NEW YORK (CBSNewYork) — The jury in the trial of the man accused of killing Etan Patz wrapped up a sixth day of deliberations Wednesday without reaching a verdict.

Jurors asked for a list of witnesses, exhibits and agreements that both sides made on matters of evidence, 1010 WINS’ Juliet Papa reported.

As WCBS 880’s Irene Cornell reported, the jury may have signaled it’s considering evidence having to do with convicted pedophile Jose Ramos, the man the defense cast as a more likely predator than the defendant, Pedro Hernandez.

The jury requested a read-back of testimony from Etan’s best friend, Chelsea Altman, now 42 years old. She said she remembered vividly the day he disappeared, never showing up for the school bus. She said she also remembered the school bus strike, when a woman named Susan would walk the kids home, sometimes holding hands with a boyfriend the children knew as “Johnny.”

Altman said the man would promise to give them candy and that he had a van and wild, dark hair. The man she was describing was Ramos.

Hernandez confessed to killing the 6-year-old boy in SoHo in May 1979. He said he lured Patz into a bodega basement and strangled him.

The defense, however, says Hernandez is mentally ill and made up the story.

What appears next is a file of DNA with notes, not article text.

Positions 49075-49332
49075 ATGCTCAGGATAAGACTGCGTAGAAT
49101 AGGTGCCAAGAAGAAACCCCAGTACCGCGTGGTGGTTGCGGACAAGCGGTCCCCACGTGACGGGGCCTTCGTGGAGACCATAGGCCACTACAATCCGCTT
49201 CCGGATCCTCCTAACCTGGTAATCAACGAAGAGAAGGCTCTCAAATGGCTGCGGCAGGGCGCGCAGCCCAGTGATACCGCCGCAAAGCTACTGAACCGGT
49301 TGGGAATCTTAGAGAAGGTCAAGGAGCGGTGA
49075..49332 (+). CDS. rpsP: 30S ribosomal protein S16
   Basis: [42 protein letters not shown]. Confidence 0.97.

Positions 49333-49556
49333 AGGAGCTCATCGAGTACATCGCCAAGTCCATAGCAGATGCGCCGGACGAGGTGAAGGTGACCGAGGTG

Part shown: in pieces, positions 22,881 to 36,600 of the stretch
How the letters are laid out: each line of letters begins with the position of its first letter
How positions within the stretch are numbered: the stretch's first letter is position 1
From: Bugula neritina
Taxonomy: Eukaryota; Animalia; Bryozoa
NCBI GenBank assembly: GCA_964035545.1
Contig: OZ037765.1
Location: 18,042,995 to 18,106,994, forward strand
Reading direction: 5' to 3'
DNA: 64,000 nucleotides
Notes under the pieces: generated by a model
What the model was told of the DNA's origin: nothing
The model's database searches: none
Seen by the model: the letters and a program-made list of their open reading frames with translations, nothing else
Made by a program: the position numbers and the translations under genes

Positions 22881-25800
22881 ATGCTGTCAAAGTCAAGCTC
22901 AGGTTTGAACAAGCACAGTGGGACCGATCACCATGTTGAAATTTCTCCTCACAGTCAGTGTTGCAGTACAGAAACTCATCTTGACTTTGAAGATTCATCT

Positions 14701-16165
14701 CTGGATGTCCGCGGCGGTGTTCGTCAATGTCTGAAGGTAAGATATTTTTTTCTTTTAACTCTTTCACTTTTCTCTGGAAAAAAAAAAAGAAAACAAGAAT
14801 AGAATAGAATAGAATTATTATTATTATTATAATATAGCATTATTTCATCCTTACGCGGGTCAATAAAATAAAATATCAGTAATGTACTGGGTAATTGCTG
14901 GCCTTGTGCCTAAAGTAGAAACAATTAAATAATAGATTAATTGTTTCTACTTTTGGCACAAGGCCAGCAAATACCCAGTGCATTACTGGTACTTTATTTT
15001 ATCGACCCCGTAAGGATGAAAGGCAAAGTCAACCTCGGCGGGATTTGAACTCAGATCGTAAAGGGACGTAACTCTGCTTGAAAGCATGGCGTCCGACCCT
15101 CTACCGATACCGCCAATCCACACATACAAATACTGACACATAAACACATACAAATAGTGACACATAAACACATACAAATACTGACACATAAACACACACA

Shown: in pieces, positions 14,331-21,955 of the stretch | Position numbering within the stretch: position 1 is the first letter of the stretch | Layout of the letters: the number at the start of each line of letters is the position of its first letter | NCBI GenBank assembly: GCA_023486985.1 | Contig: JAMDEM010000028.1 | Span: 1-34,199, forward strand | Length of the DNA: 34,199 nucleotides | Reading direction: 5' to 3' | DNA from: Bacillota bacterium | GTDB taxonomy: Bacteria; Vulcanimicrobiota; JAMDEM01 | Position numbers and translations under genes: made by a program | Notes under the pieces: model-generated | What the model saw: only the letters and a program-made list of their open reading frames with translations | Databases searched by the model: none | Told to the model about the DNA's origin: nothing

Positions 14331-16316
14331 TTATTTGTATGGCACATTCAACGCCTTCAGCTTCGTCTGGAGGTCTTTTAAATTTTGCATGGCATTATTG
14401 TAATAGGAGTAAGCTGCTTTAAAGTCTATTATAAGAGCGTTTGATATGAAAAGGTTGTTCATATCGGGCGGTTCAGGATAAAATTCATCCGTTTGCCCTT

The defense has pointed repeatedly to Jose Ramos as the real suspect.

Ramos denied involvement. However, a former federal prosecutor and FBI agent testified that Ramos told investigators he was “90 percent” sure a boy he took from a park was Etan, and Hernandez’s former prison cellmate testified that Ramos admitted molesting the boy.

Prosecutors argued that while Ramos may be a convicted pedophile, investigators never found enough evidence to ever charge him in Etan’s disappearance.

Jurors are deciding whether Hernandez is guilty or not on three separate charges: second-degree murder, felony murder and kidnapping.

The two different murder charges result from different theories under the law. If the jury finds that Hernandez deliberately killed Etan, they will convict him on second-degree murder charges.

If the panel decides Etan’s death resulted from actions during the course of a kidnapping, they will find him guilty on the felony murder charge.

Each of the three charges is punishable by 25 years to life in prison.

Etan’s photo was one of the first to be featured on milk cartons and the day he went missing became National Missing Children’s Day.